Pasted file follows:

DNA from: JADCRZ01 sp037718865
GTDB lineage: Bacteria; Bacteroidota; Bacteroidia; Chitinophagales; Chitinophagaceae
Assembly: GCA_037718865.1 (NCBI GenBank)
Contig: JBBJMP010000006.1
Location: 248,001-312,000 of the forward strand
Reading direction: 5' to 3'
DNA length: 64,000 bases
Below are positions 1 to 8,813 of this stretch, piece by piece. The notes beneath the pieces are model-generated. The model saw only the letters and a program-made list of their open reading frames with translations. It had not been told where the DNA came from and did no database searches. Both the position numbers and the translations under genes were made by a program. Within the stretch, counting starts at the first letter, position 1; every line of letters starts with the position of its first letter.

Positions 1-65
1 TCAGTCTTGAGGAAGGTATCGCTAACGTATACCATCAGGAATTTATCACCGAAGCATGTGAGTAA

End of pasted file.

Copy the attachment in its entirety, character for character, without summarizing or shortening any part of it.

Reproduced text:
DNA from: JADCRZ01 sp037718865
GTDB lineage: Bacteria; Bacteroidota; Bacteroidia; Chitinophagales; Chitinophagaceae
Assembly: GCA_037718865.1 (NCBI GenBank)
Contig: JBBJMP010000006.1
Location: 248,001-312,000 of the forward strand
Reading direction: 5' to 3'
DNA length: 64,000 bases
Below are positions 1 to 8,813 of this stretch, piece by piece. The notes beneath the pieces are model-generated. The model saw only the letters and a program-made list of their open reading frames with translations. It had not been told where the DNA came from and did no database searches. Both the position numbers and the translations under genes were made by a program. Within the stretch, counting starts at the first letter, position 1; every line of letters starts with the position of its first letter.

Positions 1-65
1 TCAGTCTTGAGGAAGGTATCGCTAACGTATACCATCAGGAATTTATCACCGAAGCATGTGAGTAA